- Since 2007, the University of Leeds has spun out 18 ventures worth £160m, ranging from oil exploration and embryology, to cancer treatment and transport software.
- During the 1980s, Jimi Heselden, a former miner, used his redundancy payment to invent a patented flood control and military fortification device, deployed in disaster and conflict zones including New Orleans and Afghanistan. By 2009, Heselden had grown into a philanthropist and found new success in acquiring the iconic Segway company.
- Rockstar Games has brought videogame franchises such as Max Payne, LA Noire and Grand Theft Auto to millions around the world. Elsewhere, Double Eleven will be developing some of the first titles for Sony’s new Playstation Vita handheld.
Multiple creative hubs are emerging around the city — Old Broadcasting House, The Round Foundry and Duke Studios are all enabling technologists, activists, investors, artists, entrepreneurs and the curious to find loci of serendipity.
Innovative works that cross artistic, cultural, technological and industrial boundaries are emerging as a result, from the ground breaking Our City Our Music project, to urban games such as 2.8 Hours Later and a network of festivals that act as living labs for prototyping new ideas, including Leeds in Barcelona, PhotoCamp, Live at Leeds, LSx and Thought Bubble.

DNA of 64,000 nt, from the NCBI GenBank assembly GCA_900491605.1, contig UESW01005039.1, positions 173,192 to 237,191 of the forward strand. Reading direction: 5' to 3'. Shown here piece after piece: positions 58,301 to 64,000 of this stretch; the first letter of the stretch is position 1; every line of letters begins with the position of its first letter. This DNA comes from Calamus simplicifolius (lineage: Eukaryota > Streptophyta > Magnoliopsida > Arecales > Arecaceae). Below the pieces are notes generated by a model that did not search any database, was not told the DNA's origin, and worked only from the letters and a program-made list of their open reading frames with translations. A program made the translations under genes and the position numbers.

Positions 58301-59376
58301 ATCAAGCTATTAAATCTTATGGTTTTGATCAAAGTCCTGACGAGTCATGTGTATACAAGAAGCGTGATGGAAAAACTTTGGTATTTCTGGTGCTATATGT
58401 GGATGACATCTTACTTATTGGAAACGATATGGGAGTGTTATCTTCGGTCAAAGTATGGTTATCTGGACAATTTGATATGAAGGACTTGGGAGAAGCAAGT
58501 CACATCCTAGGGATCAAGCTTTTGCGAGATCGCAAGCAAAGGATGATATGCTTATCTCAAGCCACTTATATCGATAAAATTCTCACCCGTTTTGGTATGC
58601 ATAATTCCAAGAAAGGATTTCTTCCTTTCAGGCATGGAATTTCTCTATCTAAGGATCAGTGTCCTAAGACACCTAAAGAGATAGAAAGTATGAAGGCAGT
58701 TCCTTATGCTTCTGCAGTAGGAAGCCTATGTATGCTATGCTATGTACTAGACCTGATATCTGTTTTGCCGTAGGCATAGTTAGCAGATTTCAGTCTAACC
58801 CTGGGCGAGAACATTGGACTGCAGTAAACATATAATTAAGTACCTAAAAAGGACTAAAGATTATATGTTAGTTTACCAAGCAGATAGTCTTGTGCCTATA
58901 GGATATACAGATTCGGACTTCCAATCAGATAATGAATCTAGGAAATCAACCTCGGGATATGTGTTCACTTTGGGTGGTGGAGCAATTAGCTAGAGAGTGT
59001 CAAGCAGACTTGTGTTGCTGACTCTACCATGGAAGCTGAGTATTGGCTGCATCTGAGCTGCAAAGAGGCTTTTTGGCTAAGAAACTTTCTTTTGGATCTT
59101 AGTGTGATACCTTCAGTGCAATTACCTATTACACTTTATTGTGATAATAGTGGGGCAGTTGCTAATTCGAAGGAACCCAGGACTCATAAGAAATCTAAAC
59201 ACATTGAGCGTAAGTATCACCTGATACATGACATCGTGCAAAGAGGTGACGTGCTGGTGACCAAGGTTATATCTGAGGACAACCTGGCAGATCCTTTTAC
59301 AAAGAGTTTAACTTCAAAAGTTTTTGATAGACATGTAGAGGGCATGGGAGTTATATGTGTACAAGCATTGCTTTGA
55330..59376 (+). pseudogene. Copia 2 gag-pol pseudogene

Leeds Keeps Inventing…
Amongst the economic and political turbulence of the crash, Leeds is surfacing new opportunities to invent. The era of large industries as temples and guardians of innovation has passed and the monopoly of civic services concentrated in local government is also receding.
What remains is a city thriving on synthesising ideas and inventions from a culture that demands architectures of participation. Crafting new experiences that nurture collaboration — across music, technology, fashion, sport, literature and commerce — is enabling Leeds to creatively assemble the future from pieces of its past. Any city with a giant-walking suburban robot called Oddball, has one eye on the future.
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Leeds is a city of hackers and makers… a city of inventors.
A friend of a friend he got beaten
He looked the wrong way at a policeman
Would never of happened to Smeaton
An old leodensian
I predict a riot
Originally published at imran*.